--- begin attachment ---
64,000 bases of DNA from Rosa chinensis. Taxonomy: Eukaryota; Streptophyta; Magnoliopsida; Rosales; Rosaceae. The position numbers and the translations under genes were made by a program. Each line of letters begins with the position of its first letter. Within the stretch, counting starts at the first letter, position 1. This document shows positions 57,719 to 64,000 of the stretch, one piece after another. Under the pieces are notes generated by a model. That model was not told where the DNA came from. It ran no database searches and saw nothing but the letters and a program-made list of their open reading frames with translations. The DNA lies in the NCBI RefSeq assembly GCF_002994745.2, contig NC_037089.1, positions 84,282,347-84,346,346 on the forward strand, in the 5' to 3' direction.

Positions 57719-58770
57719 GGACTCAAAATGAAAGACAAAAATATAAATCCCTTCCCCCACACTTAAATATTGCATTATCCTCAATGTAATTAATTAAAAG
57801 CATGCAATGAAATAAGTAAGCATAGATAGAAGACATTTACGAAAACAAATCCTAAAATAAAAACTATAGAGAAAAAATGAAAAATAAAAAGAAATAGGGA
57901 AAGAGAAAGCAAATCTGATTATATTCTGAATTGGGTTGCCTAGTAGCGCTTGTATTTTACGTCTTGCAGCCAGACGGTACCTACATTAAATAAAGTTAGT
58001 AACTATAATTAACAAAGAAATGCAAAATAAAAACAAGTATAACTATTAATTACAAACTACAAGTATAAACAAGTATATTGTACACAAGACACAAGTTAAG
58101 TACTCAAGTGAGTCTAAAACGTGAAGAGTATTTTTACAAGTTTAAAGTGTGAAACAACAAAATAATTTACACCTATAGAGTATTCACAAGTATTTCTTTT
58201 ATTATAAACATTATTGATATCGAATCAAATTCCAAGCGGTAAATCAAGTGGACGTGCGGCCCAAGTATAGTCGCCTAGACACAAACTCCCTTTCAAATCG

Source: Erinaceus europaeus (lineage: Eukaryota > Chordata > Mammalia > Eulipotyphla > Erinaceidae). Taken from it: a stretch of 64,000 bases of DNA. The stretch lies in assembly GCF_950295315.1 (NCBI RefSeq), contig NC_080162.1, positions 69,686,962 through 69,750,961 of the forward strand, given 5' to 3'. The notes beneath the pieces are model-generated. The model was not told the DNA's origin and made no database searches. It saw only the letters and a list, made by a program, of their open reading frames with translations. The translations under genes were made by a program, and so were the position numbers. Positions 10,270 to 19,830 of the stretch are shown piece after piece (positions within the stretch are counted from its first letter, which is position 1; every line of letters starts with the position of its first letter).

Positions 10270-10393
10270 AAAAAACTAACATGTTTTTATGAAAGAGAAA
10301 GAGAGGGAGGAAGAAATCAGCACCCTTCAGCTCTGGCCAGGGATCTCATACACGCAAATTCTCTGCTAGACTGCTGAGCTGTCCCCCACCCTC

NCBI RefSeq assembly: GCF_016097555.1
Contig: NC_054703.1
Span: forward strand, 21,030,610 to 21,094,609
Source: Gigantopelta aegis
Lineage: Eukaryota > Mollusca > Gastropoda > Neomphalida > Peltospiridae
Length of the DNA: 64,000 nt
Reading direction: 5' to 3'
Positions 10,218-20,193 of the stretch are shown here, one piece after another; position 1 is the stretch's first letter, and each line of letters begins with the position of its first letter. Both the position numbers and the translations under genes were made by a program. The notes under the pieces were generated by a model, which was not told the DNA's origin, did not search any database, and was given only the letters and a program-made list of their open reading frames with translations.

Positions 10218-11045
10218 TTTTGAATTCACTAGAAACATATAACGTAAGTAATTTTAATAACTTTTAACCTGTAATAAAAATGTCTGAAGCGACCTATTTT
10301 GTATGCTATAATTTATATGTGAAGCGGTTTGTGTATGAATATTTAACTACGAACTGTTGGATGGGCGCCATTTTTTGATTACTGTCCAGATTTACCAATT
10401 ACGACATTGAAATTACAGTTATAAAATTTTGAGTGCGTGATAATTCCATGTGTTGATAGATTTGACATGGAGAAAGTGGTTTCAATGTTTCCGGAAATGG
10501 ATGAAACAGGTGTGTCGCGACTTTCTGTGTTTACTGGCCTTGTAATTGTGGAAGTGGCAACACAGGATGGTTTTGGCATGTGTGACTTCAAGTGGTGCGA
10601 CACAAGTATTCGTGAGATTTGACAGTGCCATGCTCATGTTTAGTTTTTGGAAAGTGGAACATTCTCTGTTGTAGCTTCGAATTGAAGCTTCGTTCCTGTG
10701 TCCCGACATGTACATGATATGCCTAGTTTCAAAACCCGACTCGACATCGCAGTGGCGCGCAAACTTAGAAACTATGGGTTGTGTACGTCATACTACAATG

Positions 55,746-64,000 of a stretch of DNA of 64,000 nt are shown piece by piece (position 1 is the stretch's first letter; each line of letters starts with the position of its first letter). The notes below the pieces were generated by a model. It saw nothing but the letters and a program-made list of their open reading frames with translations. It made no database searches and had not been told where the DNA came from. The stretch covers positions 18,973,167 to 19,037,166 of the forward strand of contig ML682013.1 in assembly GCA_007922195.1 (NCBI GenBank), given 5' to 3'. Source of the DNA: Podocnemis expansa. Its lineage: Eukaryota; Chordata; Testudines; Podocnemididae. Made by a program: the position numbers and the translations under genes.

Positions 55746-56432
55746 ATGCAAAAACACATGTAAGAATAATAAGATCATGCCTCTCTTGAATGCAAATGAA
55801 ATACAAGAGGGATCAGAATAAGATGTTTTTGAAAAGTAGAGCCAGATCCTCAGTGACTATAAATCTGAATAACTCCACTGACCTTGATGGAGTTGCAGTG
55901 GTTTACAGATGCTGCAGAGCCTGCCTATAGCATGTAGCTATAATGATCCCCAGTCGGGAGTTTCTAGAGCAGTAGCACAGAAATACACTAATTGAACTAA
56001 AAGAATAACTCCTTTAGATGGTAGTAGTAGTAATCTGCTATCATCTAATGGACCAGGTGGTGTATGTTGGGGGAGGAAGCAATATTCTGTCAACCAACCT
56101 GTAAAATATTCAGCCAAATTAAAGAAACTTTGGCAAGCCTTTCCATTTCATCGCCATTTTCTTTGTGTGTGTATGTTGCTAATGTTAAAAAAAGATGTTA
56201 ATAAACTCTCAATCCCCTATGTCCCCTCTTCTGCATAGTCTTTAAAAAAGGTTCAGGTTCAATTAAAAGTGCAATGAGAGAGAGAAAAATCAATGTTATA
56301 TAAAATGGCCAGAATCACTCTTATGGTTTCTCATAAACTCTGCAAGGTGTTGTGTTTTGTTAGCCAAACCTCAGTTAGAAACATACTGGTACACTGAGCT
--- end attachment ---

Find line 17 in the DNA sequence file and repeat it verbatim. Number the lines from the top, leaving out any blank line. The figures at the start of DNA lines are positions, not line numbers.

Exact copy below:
Lineage: Eukaryota > Mollusca > Gastropoda > Neomphalida > Peltospiridae